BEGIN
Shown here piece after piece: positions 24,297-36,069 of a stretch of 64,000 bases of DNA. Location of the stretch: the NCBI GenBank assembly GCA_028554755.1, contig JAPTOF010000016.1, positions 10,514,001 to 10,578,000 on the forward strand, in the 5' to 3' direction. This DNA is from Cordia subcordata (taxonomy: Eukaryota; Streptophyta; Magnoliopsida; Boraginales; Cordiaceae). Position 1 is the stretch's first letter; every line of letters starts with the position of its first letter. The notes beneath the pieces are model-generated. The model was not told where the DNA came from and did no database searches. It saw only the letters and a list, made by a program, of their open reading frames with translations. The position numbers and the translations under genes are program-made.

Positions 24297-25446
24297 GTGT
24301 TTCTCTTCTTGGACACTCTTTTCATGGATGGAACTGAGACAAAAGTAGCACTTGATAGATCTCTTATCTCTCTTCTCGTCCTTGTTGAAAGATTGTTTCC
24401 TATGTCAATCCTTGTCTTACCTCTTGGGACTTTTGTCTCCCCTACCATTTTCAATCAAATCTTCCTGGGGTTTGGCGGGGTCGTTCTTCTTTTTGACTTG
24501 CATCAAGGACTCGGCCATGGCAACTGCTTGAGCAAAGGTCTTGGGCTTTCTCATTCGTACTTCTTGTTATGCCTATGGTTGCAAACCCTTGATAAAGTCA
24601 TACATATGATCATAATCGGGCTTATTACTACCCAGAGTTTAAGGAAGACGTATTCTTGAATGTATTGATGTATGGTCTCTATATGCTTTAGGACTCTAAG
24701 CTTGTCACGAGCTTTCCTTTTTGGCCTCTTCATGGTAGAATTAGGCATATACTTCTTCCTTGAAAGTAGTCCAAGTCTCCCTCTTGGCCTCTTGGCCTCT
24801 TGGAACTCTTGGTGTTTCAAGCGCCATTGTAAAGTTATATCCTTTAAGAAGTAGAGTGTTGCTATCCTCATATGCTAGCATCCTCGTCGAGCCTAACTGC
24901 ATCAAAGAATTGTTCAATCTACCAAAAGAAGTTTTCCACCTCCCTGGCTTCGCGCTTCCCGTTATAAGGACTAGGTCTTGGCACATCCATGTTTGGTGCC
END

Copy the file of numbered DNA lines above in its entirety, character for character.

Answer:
Shown here piece after piece: positions 24,297-36,069 of a stretch of 64,000 bases of DNA. Location of the stretch: the NCBI GenBank assembly GCA_028554755.1, contig JAPTOF010000016.1, positions 10,514,001 to 10,578,000 on the forward strand, in the 5' to 3' direction. This DNA is from Cordia subcordata (taxonomy: Eukaryota; Streptophyta; Magnoliopsida; Boraginales; Cordiaceae). Position 1 is the stretch's first letter; every line of letters starts with the position of its first letter. The notes beneath the pieces are model-generated. The model was not told where the DNA came from and did no database searches. It saw only the letters and a list, made by a program, of their open reading frames with translations. The position numbers and the translations under genes are program-made.

Positions 24297-25446
24297 GTGT
24301 TTCTCTTCTTGGACACTCTTTTCATGGATGGAACTGAGACAAAAGTAGCACTTGATAGATCTCTTATCTCTCTTCTCGTCCTTGTTGAAAGATTGTTTCC
24401 TATGTCAATCCTTGTCTTACCTCTTGGGACTTTTGTCTCCCCTACCATTTTCAATCAAATCTTCCTGGGGTTTGGCGGGGTCGTTCTTCTTTTTGACTTG
24501 CATCAAGGACTCGGCCATGGCAACTGCTTGAGCAAAGGTCTTGGGCTTTCTCATTCGTACTTCTTGTTATGCCTATGGTTGCAAACCCTTGATAAAGTCA
24601 TACATATGATCATAATCGGGCTTATTACTACCCAGAGTTTAAGGAAGACGTATTCTTGAATGTATTGATGTATGGTCTCTATATGCTTTAGGACTCTAAG
24701 CTTGTCACGAGCTTTCCTTTTTGGCCTCTTCATGGTAGAATTAGGCATATACTTCTTCCTTGAAAGTAGTCCAAGTCTCCCTCTTGGCCTCTTGGCCTCT
24801 TGGAACTCTTGGTGTTTCAAGCGCCATTGTAAAGTTATATCCTTTAAGAAGTAGAGTGTTGCTATCCTCATATGCTAGCATCCTCGTCGAGCCTAACTGC
24901 ATCAAAGAATTGTTCAATCTACCAAAAGAAGTTTTCCACCTCCCTGGCTTCGCGCTTCCCGTTATAAGGACTAGGTCTTGGCACATCCATGTTTGGTGCC